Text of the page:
I like to say a person is a human, and a human is a person. And that is true; it is also not wholly true. Every human is a person, to be sure, but it should be said that not every person is necessarily human.
Every time I see (or say) something like "human and person are synonyms" I have a tick in the back of my mind objecting to the simplicity. Here is the problem:
Holy, Holy, Holy! Lord God Almighty! Early in the morning our song shall rise to Thee.
Holy, Holy, Holy! Merciful and mighty!
God in three persons, blessed Trinity!
God exists in three persons. However, God is not three people.
The dictionary definition of the word person is human, individual; that is, human and person are, indeed, synonyms. A subset of this is "character" as in a play or story. A special use of the word person occurs in Christian theology to describe what the OED calls God's "modes." We use the word like character in that sense. The triune nature of God is difficult to express in words; it is such a mystery. So, our words -- mode (as though he's a machine), character (as though we're in a novel), person (as though he's a man) -- contain this unknown aspect when we speak of him. Even the pronoun him is a little off, though God uses it often to refer to himself. He is not really a "he" at all. Neither is he a she; God is neither male nor female.
We use other words with the same difficulty -- describing physical aspects that he doesn't actually have, for instance. My kids often wonder how big God is. My answer is usually that he is very big -- infinitely so -- and also not big at all. That is, he's not in the category of big and small things. He is so far beyond our limited experience and understanding; he is wholly other.
A human is a person; as soon as a new human exists, a new person exists. Personhood is not a mysterious extra category reserved for independently-thinking, already-birthed, self-aware humans.
I bring this up because what constitutes a person is often questioned when talking about the right to life. The argument is that one needs to be more than simply human to be considered a person; person is a subgroup of human with certain distinguishing characteristics, such as consciousness and personal preferences. This is false. A human is a person; as soon as a new human exists, a new person exists. Personhood is not a mysterious extra category reserved for independently-thinking, already-birthed, self-aware humans. Person and human are synonyms.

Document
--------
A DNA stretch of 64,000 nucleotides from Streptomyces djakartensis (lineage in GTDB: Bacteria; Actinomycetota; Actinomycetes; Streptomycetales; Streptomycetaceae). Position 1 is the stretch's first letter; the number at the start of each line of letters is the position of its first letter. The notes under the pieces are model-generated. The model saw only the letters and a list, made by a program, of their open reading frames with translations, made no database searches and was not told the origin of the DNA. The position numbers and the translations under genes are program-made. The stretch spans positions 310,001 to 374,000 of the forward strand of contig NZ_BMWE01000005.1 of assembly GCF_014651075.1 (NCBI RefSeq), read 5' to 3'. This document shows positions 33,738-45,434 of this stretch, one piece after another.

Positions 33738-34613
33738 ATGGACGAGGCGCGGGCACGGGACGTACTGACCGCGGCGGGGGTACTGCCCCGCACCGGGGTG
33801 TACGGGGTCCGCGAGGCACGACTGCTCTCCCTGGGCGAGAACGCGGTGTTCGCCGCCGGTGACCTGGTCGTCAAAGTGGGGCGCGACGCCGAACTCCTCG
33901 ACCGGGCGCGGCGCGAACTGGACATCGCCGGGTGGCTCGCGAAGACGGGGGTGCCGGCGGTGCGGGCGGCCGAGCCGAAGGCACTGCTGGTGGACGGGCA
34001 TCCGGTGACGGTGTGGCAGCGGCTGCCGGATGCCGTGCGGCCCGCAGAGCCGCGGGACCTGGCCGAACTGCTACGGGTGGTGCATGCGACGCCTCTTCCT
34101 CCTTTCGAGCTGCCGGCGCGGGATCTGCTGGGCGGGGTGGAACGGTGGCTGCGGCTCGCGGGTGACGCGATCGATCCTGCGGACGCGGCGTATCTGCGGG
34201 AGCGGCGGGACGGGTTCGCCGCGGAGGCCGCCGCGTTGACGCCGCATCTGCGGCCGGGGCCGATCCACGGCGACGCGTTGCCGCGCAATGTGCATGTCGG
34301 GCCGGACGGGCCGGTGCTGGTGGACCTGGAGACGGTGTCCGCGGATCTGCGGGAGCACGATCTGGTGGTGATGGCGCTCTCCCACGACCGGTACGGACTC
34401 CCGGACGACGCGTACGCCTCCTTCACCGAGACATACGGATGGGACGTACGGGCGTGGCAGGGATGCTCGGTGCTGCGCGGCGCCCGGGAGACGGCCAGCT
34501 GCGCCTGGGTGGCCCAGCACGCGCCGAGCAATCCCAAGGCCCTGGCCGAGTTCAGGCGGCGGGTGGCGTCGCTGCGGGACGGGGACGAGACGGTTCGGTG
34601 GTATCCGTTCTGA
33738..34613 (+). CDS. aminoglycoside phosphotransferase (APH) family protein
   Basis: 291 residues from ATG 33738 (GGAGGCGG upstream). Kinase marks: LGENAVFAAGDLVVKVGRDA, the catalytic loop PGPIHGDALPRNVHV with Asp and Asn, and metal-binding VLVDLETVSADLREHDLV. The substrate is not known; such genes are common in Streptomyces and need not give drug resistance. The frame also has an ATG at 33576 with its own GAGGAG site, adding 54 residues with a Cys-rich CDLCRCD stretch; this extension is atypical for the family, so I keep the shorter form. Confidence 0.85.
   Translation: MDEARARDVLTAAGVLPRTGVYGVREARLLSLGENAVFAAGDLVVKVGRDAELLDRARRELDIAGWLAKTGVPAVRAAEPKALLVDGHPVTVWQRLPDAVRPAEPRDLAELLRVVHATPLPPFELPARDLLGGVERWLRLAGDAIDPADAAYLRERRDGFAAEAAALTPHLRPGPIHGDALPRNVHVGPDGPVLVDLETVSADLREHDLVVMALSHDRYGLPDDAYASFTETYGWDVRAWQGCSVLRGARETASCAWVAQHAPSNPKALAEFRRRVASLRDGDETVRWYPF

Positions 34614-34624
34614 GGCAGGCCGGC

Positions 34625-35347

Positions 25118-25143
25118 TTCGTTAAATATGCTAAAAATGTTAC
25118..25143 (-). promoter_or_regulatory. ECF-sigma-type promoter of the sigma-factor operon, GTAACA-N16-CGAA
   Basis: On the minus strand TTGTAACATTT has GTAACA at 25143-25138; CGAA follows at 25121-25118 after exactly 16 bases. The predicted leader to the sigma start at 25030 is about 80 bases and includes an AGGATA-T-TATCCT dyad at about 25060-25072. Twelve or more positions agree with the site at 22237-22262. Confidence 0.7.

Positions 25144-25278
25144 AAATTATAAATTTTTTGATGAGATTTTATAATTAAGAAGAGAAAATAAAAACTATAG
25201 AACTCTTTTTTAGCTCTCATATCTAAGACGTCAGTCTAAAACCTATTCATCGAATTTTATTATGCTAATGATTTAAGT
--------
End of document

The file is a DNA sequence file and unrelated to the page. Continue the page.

Except when they're not. There is one Person who is not a human. We describe some of his mysterious triunity with the word "person" because of his likeness to a character -- like in a story. This would seem to indicate that what constitutes a person is itself mysterious, but it doesn't. God is mysterious. That he is three but only one is mysterious. That he never came into existence as we do but has always existed is mysterious. That he has always been three person-, character-, mode-things though one being and bodiless is mysterious.
For while we were still weak, at the right time Christ died for the ungodly. For one will scarcely die for a righteous person—though perhaps for a good person one would dare even to die— but God shows his love for us in that while we were still sinners, Christ died for us.
It's not wholly related, but I can't write that last sentence without Jesus coming to pen. God in three persons without a body forever until one day a young virgin became pregnant with the Son of God. Becoming fully human, he still to this day has the body of a man. With this body he lived among us, being unborn and then born and growing from childhood to an adult. And with this body Jesus bore the guilt and penalty for the sins of many -- for all who had, did, and would ever trust in his name. And he died with this body, and rose back to life with this same body. He lives forever as the God-man in this body.
Men and women saw him, touched him, smelled his sweat. We have their written accounts of him and look forward to seeing him too. He became a physical person for us. It's almost too hard to believe. We will literally see him. People have seen God.